There are no restrictions on U.S. government employees for stays in the following tourist areas in Jalisco state: Guadalajara, Puerto Vallarta, Chapala, and Ajijic.

Mexico City – Level 2: Exercise Increased Caution

Exercise increased caution due to crime.

There are no travel restrictions on U.S. government employees.

Michoacan state – Level 4: Do Not Travel

Do not travel due to crime. U.S. government employees are prohibited from travel in Michoac?n state, with the exception of Morelia and Lazaro Cardenas cities and the area north of federal toll road 15D.

U.S. government employees are prohibited from travel by land, except on federal toll road 15D.

U.S. government employees may fly into Morelia and Lazaro Cardenas.

Morelos state – Level 3: Reconsider Travel

Reconsider travel due to crime. Violent crime and gang activity are common in parts of Morelos state.

U.S. government employees are prohibited from travel on any roads from Huitzilac to Santa Martha, Estado de Mexico, including Lagunas de Zempoala National Park and surrounding areas.

Nayarit state – Level 3: Reconsider Travel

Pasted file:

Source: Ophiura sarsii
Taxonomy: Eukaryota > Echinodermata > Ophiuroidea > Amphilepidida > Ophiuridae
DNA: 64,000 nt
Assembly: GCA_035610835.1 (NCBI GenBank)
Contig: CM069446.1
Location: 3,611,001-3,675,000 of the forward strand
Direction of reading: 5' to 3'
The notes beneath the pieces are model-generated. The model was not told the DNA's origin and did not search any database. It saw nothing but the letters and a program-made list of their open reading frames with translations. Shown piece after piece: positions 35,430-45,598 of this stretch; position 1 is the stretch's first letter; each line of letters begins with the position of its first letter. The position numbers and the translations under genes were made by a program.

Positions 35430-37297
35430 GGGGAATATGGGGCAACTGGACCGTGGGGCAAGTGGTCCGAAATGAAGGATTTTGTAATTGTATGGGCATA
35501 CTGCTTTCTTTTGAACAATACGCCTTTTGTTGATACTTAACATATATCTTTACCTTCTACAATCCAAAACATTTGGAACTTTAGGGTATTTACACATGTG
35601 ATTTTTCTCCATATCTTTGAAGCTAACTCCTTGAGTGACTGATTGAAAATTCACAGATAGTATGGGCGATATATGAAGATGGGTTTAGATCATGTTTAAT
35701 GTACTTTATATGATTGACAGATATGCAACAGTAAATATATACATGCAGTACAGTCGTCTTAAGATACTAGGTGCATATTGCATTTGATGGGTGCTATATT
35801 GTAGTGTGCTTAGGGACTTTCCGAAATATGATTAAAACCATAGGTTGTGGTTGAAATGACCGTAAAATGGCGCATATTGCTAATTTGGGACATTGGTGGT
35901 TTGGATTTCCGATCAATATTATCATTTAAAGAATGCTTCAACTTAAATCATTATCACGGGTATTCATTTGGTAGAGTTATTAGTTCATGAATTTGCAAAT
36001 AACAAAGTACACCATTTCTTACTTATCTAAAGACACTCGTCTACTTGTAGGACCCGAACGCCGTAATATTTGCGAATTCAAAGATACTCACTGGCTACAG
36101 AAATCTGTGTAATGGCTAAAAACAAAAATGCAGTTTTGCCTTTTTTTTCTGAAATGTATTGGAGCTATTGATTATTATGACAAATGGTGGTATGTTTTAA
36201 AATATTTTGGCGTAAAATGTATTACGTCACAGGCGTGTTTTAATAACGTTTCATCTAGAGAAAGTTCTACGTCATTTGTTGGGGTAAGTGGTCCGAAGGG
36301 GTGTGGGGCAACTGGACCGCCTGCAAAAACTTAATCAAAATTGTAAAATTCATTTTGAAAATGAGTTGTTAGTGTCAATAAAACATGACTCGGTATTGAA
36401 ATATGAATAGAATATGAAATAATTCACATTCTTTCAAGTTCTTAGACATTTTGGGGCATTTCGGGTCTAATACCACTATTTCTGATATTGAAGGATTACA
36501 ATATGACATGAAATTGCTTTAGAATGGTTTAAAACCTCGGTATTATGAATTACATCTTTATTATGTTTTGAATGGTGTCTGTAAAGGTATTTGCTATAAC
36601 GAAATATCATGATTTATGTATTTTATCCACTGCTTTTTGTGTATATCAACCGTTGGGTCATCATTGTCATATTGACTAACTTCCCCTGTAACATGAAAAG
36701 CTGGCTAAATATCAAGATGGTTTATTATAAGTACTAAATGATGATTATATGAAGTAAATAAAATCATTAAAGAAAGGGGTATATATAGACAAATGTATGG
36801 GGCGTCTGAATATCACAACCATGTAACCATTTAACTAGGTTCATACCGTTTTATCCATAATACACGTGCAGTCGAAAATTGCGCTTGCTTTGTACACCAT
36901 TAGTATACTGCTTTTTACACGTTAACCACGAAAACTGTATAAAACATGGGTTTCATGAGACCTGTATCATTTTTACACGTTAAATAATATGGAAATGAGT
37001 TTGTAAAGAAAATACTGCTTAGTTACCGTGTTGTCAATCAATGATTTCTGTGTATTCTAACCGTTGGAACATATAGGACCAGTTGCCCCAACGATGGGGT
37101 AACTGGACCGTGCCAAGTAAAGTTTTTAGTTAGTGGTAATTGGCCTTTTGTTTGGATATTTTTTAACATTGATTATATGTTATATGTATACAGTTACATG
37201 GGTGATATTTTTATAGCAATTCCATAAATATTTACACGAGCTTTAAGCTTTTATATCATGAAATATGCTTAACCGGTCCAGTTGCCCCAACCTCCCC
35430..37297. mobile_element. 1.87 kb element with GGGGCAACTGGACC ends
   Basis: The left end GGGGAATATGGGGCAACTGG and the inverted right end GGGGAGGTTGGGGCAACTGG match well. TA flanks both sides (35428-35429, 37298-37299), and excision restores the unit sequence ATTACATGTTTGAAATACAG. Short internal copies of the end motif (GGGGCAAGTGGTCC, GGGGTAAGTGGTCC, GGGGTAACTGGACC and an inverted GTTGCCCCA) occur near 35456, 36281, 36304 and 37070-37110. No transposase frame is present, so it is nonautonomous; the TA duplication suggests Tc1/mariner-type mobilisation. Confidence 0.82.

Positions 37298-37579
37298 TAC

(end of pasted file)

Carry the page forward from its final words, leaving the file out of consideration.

Reconsider travel due to crime. Violent crime and gang activity are common in parts of Nayarit state.

U.S. government employees are prohibited from travel in most areas of the state, with the following exceptions:

  • Riviera Nayarit (which includes Nuevo Vallarta and Bahia de Banderas)
  • Santa Maria del Oro
  • Xalisco

When traveling to permitted areas above, U.S. government employees must use major highways and cannot travel between cities after dark.

U.S. government employees are prohibited from patronizing adult clubs and gambling establishments in Nayarit.

Nuevo Leon state – Level 3: Reconsider Travel

Reconsider travel due to crime. Violent crime and gang activity are common in parts of Nuevo Leon state.

U.S. government employees may travel outside Monterrey only during daylight on toll roads, with the exception of travel to the Monterrey airport, which is permitted at any time.

U.S. government employees must remain within San Pedro Garza Garcia or Santa Catarina (south of the Santa Catarina river) municipalities between 1 a.m. and 6 a.m.

U.S. government employees are prohibited from patronizing adult clubs and gambling establishments in Nuevo Leon.

Oaxaca state – Level 2: Exercise Increased Caution

Exercise increased caution due to crime.

In Oaxaca, U.S. government employees are encouraged to remain in tourist areas and are not permitted to use public transportation.

U.S. government employees are prohibited from travel on Highway 200 throughout the state, except to transit between the airport in Huatulco to hotels in Puerto Escondido and Huatulco.

U.S. government employees are prohibited from travel to the El Istmo region. The El Istmo region is defined by Highway 185D to the west, Highway 190 to the north, and the Oaxaca/Chiapas border to the east and includes the towns of Juchitan de Zaragoza, Salina Cruz, and San Blas.